Apparently, cats no longer have a monopoly over our Internet addictions. TechCrunch and several other news sources are reporting that Twitch, a streaming site that lets people watch others play video games, has been bought by Amazon after a prolonged bidding war with Google. Though a final purchase price has yet to be announced, rumors abound that it could top $1 billion.
What’s surprising about the deal is that Google was long considered to be the front-runner, but evidently lost in the 11th hour. One theory that has been caught in the rumor mill is that Google’s original $1 billion offer reportedly undervalued the company.
Twitch CEO Emmett Shear explains his decision to go with Amazon in more ambiguous (read: media-friendly) terms below:
We chose Amazon because they believe in our community, they share our values and long-term vision, and they want to help us get there faster. We’re keeping most everything the same: our office, our employees, our brand, and most importantly our independence. But with Amazon’s support we’ll have the resources to bring you an even better Twitch.
Launched in 2011 as a video game-oriented branch of video-streaming site Justin.tv, Twitch quickly gained popularity among gaming enthusiasts and e-sports competitors. Users can create their own channels, upload footage of themselves playing games, add commentary and even host their own shows straight from their gaming setup at home. It’s worth mentioning that it’s so important to have all of the right equipment to be able to properly enjoy gaming at home. For example, it’s so annoying when the game lags behind in comparison to the players you’re up against or working alongside, and even more so when the audio is just slightly out. This is why many people look to using special cables that you can read more about at https://www.hdmi.org/spec21sub/gaming. This ensures that visual aspects and the sound of the game are correctly aligned throughout which is especially important when so many people are tuning in to watch you play.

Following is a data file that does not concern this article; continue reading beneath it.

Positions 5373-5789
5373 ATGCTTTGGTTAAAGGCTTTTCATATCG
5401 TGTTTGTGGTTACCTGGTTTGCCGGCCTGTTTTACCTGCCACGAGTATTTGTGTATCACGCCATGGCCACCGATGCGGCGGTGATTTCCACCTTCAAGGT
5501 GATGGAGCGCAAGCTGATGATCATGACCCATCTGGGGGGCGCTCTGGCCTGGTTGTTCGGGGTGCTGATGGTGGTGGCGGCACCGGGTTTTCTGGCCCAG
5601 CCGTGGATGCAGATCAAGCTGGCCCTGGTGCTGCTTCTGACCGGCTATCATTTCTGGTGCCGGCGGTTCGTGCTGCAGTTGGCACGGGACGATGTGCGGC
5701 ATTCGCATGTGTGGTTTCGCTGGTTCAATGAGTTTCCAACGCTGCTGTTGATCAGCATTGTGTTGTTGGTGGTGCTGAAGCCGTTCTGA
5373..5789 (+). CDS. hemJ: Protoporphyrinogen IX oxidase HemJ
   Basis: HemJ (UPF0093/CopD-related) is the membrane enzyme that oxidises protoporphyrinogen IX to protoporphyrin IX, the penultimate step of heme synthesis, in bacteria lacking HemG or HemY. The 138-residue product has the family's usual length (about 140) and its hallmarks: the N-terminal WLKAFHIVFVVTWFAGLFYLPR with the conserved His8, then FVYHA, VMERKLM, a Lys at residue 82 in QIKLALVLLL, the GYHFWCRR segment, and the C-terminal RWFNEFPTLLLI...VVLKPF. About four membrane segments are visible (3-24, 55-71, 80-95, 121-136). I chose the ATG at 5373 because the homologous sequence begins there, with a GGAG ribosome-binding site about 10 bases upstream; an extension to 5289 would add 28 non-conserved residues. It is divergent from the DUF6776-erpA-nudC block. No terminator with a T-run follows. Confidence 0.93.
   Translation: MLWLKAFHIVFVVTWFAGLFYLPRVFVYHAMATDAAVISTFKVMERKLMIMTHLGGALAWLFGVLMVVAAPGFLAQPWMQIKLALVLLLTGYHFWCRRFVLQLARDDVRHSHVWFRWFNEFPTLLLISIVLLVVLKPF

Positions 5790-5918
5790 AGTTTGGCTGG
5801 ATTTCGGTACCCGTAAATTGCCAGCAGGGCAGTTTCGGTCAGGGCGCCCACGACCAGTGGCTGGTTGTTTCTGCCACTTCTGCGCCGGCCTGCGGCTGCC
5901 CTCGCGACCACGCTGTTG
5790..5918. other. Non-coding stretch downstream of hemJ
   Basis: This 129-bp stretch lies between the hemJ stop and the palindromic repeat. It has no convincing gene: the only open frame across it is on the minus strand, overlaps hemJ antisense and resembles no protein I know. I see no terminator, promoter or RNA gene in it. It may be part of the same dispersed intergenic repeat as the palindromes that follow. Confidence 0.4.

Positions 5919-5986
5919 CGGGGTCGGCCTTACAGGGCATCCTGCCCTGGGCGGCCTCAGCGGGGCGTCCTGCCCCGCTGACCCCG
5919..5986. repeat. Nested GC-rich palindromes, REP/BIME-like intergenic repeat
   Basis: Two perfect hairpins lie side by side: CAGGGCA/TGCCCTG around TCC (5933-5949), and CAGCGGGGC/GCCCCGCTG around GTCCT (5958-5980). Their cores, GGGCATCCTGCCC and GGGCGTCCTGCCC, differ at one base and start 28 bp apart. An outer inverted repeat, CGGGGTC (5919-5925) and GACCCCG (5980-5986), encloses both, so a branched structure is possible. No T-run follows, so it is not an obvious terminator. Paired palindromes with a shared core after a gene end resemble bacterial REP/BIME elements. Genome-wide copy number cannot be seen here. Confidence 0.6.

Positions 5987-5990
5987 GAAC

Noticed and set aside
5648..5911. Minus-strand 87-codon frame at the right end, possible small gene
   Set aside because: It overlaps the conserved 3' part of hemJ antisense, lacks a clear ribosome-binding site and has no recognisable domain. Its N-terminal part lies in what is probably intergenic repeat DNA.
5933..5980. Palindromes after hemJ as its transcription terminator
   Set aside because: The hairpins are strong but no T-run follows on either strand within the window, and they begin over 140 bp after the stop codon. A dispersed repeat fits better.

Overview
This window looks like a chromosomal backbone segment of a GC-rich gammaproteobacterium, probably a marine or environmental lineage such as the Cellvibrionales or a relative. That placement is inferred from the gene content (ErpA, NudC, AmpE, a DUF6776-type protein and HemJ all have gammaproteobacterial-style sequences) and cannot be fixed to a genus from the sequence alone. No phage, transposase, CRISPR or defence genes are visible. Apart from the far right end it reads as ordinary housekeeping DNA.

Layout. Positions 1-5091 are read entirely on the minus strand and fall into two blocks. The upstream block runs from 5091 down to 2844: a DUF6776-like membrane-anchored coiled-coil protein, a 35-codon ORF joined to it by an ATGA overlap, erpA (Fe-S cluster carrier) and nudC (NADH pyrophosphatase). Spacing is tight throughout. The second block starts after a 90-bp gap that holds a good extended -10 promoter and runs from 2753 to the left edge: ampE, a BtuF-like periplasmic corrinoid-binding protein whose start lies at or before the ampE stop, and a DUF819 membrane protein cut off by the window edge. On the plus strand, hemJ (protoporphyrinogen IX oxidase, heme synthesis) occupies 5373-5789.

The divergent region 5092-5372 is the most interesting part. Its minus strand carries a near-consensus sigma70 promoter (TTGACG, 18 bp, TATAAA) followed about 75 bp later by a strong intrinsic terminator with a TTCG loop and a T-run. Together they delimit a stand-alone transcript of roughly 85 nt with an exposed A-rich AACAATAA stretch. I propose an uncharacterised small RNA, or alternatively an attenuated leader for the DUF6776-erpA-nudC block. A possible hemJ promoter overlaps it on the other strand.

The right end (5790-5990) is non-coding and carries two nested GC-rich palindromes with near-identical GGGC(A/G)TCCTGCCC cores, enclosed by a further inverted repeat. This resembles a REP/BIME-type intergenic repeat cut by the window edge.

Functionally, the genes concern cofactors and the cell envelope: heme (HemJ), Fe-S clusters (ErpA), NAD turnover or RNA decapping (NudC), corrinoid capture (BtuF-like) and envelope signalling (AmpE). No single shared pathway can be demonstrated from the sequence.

E-sports matches – competitive video gaming – are also regularly broadcast via Twitch which as lead to a boom in the industry. Even gambling firms are taking advantage of this, with many different esports betting sites being set up online. This allows a gamer’s audience to become more invested in watching games since e they could win some money if their wager pays off. Games similar to League of Legends are popular with their own viewership, which often sees users getting an unranked smurfs accounts and playing the game with their viewers.
People evidently love to watch other people play games. According to Business Insider, 58 percent of Twitch users spent more than 20 hours on the site per week, and online video analytics site Qwilt reported that Twitch accounted for more than 40 percent of live-streaming traffic by volume. Twitch raised $35 million between 2012 and 2013 from Bessemer Venture Partners, Alsop Louie Partners, WestSummit Capital, Draper Associates and others.
Interesting that watching other people play videos has become almost as big of a business as actually playing them.
Photo Credit: Stephen Andrew via Flickr